to shine, rain or hail; even so may I show mine
instability. Everywhere this rule shall hold.
O Socrates, steadfast champion, she could never
break you! You never dread her tyranny, nor found
pleasure in her fair expression. You knew well the
deceit of her fine hues, and that she prides her most
in lying. I too know her to be a false dissembler: for,
once for all, Fortune, I defy you!
Lo, the execution of that majestic Providence which
oversees all things in righteousness, that same thing
you call Fortune, you blind ignorant beasts! Heaven
by nature is stable, this world is ever in restless
travail; your last day is the end of my part in you.
Everywhere this rule shall hold.
II
The Response of Fortune Against the Plaintive
No man is wretched, unless he should deem himself
so; and he who has himself has sufficiency. Why then
you say I am so harsh to you, who has yourself free
from my control? Say thus, “Grant mercy for the
abundance which you have lent before this.” Why
will you strive? What do you know of how I may yet
advance you? And you have also your best friend yet
living!
The Envoy of Fortune
Princes, I pray you of your noble courtesy, let not this
man scold this way and cry out upon me, and I will
reward you for your trouble at my request, as there
are three of you or two. And, unless you wish to
relieve him, pray his best friend of his nobleness to
help him to some better estate.
35
Balades de visage sanz peinture. Ballads of faces
(countenances) without depiction.
36 J’ay tout perdu mon temps et mon labour. I have lost my
love and my labor.
Explicit
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Gentilesse
Moral Ballad of Chaucer.
What man claims to be noble must tread in the steps
of Him Who was the first stock and father of nobility,
and set all his wit to follow virtue and to flee vices.
For unto virtue belong dignities, and not, I dare safely
hold, unto iniquity, although he may wear a miter,
crown, or diadem.
This first stock of nobility was full of righteousness,
true of His word, calm, pitiful, generous, clean in
spirit, and loved honorable diligence and not the vice
of sloth; and unless, like Him, His heir love virtue, he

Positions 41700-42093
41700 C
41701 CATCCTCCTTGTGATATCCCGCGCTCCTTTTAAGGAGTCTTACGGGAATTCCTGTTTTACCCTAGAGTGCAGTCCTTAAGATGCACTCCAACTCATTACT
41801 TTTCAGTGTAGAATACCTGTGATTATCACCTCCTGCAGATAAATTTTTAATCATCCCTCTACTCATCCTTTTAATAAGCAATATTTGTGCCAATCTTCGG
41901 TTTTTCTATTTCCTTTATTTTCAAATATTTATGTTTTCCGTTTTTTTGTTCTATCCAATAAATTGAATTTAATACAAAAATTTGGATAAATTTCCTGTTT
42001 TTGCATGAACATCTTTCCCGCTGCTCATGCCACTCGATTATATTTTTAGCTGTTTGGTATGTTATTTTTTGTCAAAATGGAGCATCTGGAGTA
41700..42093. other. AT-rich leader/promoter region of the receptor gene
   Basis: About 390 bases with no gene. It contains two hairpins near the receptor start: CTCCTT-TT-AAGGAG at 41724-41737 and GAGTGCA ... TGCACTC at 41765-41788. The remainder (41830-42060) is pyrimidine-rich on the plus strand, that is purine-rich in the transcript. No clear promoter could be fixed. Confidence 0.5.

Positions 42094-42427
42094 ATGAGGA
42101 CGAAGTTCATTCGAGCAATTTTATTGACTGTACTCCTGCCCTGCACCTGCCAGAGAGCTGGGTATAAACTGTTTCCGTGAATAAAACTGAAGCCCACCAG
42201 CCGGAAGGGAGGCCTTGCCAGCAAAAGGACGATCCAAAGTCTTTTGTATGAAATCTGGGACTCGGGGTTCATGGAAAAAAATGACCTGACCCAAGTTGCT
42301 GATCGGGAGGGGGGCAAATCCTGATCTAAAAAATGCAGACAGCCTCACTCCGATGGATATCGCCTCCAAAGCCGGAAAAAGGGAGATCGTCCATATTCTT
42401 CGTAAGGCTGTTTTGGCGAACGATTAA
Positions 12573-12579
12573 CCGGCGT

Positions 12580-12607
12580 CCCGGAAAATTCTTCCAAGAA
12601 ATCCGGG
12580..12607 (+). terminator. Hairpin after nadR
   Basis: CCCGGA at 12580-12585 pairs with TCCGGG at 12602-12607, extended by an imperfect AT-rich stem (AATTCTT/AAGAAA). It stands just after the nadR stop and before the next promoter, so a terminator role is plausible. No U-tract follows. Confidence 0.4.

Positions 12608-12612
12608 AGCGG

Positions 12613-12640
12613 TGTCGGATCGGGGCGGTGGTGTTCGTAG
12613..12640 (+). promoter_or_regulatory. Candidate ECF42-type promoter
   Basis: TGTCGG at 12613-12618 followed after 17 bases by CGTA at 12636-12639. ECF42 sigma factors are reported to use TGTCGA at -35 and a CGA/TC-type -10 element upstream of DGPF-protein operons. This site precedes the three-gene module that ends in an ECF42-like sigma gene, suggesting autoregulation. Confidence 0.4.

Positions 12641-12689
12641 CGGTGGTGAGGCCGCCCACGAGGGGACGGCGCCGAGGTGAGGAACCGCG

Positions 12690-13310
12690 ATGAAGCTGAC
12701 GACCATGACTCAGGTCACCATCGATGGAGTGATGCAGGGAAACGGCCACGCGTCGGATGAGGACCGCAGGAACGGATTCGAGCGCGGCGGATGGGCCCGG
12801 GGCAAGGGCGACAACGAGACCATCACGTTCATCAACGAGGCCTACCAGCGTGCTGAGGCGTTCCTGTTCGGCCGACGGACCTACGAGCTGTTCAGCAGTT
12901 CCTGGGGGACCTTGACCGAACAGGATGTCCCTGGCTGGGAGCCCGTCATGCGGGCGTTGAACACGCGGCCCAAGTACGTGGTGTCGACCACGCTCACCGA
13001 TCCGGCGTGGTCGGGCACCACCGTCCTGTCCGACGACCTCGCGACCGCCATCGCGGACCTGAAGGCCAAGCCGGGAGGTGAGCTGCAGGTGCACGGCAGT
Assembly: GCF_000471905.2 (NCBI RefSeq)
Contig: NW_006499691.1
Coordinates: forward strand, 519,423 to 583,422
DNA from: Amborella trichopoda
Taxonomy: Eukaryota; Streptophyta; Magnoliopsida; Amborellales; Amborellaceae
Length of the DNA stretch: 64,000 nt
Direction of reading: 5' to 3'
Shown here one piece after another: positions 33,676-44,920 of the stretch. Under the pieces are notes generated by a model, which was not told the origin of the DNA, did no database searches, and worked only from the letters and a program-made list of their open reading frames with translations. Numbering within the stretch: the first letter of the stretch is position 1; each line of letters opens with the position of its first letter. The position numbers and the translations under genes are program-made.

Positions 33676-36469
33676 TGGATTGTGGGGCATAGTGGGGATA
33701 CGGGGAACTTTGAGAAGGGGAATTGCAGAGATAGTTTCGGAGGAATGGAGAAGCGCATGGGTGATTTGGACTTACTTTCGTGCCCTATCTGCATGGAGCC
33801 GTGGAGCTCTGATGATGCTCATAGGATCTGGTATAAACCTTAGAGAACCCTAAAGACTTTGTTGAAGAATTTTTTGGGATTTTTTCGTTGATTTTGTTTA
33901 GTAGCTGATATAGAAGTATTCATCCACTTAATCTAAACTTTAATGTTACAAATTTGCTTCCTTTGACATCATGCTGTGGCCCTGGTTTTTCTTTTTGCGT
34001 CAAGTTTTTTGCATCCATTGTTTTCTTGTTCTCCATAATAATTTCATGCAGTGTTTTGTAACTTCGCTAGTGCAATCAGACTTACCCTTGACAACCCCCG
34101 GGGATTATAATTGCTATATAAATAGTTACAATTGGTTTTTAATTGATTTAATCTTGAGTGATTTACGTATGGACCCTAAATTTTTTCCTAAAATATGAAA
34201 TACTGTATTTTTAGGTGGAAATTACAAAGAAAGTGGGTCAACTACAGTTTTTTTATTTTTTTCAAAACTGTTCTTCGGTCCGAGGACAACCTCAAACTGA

is not noble, though he seem rich, and though he may
wear a miter, crown, or diadem.
Vice may well be the heir to ancient wealth, but, as
men may well perceive, no man can bequeath to his
heir his virtuous nobleness, which is peculiar to no
station, except to the Father, foremost in majesty,
who makes that man His heir who can please him,
although he may wear a miter, crown, or diadem.
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Lack of Steadfastness
Ballad
At one time this world was so steadfast and stable
that a man’s word was sufficient bond; now it is so
false and deceitful that, in effect, word and deed be in
no way alike, for the whole world is so turned upsidedown by willfulness and corruption that all is lost for
the lack of steadfastness.
Why is this world so variable, except that people
rejoice in dissension? Among us now a man is
believed to be powerless unless by some conspiracy
he can wrong or oppress his neighbor. What except
wretched willfulness causes all to be lost for the lack
of steadfastness?
Truth is put down, reason is esteemed a fable; virtue
has now no dominion, pity is exiled, no man is
merciful, through covetousness discernment is
blinded. The world has made transmutation from
right to wrong, from fidelity to instability, so that all
is lost for the lack of steadfastness.
The Envoy to King Richard
O prince, desire to be honorable, cherish your people,
hate extortion! Allow nothing to be done in your
domains that may be a reproach to your office. Show
forth your sword of chastisement, fear God, execute
the law, love fidelity and worth, and wed your people
again to steadfastness.
Explicit
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Merciless Beauty: A Triple Roundel
I
Your two bright eyes will slay me suddenly; the
beauty of them I can not sustain, so keenly strikes it
through my heart and brain. Unless your word will
heal very speedily my head’s confusion and my
heart’s sore pain, your two bright eyes will slay me
suddenly: the beauty of them I cannot sustain. Upon
my word I tell you faithfully, you are sovereign over
my life and death, And by my death the world shall
see it plainly: your two bright eyes will slay me
suddenly, the beauty of them I cannot sustain, so
keenly does it strike through my heart.
II
So has your Beauty from your bosom chased pity, so
that it helps not to complain for Pride fetters your
Mercy in his chain. To death fully guiltless thus am I
abased: I say the truth, I have no need to pretend; so
has your Beauty from your bosom chased Pity, so
that it helps not to complain. Alas that Nature in your
visage placed Beauty so great that no man shall attain
to Mercy, though he may perish for the pain! So has
your Beauty from your bosom chased Pity, so that it
helps not to complain; for Pride fetters your Mercy in
his chain.
III
Since I from Love escaped am so fat, I think no more